STEMM Change: Uncovering Barriers to Inclusion and Transforming Institutional Culture
Professor Sam Kingman (PI, Engineering), Professor Marion Walker (Co-I, Medicine and Health Sciences), Professor Louise Mullany (Co-I English), Dr Clare Burrage (Co-I, Physics and Astronomy), Stacy Johnson (Medicine and Health Sciences) Dr Lucy Jones (English), Kelly Vere (Co-I, Engineering), Dr Jacqueline Cordell (PDRA, English), Dr Paul Holmes (PDRA, English)
The EPSRC funded STEMM-CHANGE programme is an interdisciplinary research project, part of the EPSRC’s Inclusion Matters £5.5 million portfolio of dedicated funding for EDI research to address systematic and ingrained discrimination and exclusion in STEMM. The EPSRC are the first UKRI research council to implement such a dedicated funding stream for addressing EDI. All projects within Inclusion Matters are consortium-based and STEMM Change is headed up by the University of Nottingham with a number of other HEI project partners including the University of Warwick, NTU, University of Newcastle, University of Kent, Bradford University, the Royal Society of Engineering, the Royal Society of Chemistry and the Institute of Physics. They also have partners from industry, including Kohler Mira and Diversity by Design. Other, newer partners include Imperial College, London, the British Geological Survey and a number of other industry partners. This project contributes to achieving the combinations of diverse talent that Engineering and the Physical Sciences need to meet the sector and subject challenges of the 21st century. The project team is delivering a toolkit to diversify recruitment, retention and recognition practices, which consists of a series of linked interventions and methodologies tested collaboratively at UoN and among their HEI and industry partners.
The diversity toolkit is being designed to significantly enhance the opportunities for entry and career progression for groups typically under-represented in STEMM in academia and industry. It focuses upon addressing practices of often unconscious bias, discrimination and exclusion in recruitment and career progression, alongside digital discrimination faced by a number of academics in the public sphere on the basis of gender and a number of other protected characteristics. It also includes an innovative programme of reverse mentoring, particularly aimed at BAME staff and staff from non-traditional University backgrounds, and a cross-institutional placements programme, alongside building an innovative online national resource bank for EDI across STEMM for HEIs and learned societies. Key areas for organisational policy development in this project come from the linguistics research strand, where Professor Mullany and Dr Cordell are developing a white paper, and a series of interventions aimed at changing organisational policy on online communication practices and the regulations of social media providers, based on their sociolinguistic research on a large dataset of women in science YouTube videos from the Nottingham Science channels. Their research on recruitment language has already been presented to the Government Equalities Office (GEO) in July 2019 and it will continue to feed into the Government’s WAGE programme via the GEO, designed to bring changes to workplace culture which end discrimination and assist in closing the gender pay gap.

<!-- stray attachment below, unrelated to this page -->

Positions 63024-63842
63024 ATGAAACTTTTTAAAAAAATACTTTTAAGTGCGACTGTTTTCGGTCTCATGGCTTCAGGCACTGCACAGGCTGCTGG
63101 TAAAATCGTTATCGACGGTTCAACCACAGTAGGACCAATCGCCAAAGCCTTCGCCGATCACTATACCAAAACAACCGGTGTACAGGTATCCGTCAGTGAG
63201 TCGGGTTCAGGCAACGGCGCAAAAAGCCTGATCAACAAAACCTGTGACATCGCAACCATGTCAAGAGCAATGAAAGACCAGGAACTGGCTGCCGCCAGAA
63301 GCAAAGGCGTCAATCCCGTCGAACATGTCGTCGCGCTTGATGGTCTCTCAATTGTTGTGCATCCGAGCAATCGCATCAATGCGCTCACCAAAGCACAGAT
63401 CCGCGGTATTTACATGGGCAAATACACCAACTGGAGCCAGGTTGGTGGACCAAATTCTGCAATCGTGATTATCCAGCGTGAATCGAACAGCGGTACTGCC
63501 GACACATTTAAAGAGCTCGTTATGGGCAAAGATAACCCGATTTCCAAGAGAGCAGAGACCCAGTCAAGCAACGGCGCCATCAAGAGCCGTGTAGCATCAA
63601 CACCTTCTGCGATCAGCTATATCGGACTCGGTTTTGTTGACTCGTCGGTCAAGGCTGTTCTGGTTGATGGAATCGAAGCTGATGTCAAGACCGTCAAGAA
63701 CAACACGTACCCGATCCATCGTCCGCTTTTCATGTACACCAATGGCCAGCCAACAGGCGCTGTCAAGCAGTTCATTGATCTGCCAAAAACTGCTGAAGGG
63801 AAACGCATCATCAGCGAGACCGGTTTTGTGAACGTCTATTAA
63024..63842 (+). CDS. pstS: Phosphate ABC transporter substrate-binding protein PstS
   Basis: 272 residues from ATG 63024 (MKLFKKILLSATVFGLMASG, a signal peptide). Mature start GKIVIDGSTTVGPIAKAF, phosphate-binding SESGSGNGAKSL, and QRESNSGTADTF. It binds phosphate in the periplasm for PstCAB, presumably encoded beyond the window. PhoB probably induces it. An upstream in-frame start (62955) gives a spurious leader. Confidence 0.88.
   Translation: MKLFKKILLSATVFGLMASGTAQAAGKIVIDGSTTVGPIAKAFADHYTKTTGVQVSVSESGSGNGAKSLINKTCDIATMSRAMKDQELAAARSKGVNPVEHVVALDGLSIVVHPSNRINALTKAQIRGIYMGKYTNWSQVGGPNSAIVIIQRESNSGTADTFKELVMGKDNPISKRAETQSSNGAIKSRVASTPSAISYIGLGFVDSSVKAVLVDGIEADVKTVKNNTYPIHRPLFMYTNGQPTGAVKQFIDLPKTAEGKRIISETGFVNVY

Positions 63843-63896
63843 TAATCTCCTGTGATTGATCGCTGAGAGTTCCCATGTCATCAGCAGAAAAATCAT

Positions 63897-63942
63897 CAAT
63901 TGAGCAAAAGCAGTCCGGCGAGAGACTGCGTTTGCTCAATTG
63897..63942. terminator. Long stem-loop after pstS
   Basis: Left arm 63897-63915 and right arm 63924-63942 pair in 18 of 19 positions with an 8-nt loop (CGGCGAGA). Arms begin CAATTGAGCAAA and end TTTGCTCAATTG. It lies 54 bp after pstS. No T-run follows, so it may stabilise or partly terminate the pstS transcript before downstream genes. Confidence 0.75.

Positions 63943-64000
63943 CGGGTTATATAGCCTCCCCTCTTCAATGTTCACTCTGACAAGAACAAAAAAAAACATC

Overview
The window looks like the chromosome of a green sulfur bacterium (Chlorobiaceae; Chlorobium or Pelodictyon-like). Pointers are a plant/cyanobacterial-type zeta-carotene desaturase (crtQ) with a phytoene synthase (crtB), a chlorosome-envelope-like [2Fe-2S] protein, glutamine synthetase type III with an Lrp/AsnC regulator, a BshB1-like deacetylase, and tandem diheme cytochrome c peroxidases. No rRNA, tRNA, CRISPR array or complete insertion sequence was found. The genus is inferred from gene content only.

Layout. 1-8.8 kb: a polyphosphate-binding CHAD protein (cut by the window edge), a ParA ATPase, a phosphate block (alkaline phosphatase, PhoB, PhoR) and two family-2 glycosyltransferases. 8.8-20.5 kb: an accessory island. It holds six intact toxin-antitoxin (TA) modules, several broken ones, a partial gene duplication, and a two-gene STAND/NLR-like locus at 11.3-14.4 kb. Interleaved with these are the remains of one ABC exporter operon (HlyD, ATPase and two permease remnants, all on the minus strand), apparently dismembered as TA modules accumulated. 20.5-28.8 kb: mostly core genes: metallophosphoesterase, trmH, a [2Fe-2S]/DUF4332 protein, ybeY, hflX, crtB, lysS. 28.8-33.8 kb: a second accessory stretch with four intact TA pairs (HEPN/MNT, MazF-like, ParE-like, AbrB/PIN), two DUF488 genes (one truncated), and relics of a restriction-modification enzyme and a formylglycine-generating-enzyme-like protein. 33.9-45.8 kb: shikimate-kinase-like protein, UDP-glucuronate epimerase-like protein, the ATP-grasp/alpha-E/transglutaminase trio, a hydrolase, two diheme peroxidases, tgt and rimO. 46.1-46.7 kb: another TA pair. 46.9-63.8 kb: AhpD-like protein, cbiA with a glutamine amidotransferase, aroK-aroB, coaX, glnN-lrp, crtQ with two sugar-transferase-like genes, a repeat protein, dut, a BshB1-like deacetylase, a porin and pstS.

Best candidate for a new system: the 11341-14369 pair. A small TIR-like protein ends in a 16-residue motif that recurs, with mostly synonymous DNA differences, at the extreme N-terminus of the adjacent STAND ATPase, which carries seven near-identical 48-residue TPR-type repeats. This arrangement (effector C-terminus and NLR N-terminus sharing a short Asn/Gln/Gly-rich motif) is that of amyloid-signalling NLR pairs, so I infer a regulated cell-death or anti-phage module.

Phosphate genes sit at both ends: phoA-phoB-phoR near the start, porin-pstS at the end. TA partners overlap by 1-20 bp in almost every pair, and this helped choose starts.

In addition to the main consortium project, there is also an additional series of STEMM Change feasibility studies that are currently underway at UoN involving staff from a number of different Schools and Faculties. The feasibility studies focus on research evaluations and the creation of innovative interventions to address current and future organisational EDI practices, with projects focusing on a range of topics including discrimination and racism around COVID-19, neurodiversity, disability, and unconscious bias in research grant writing and on research project teams. There is potential for a number of these projects to inform organisational policies. In particular, they could enable the Government agenda of making the Civil Service the most inclusive UK employer by 2020.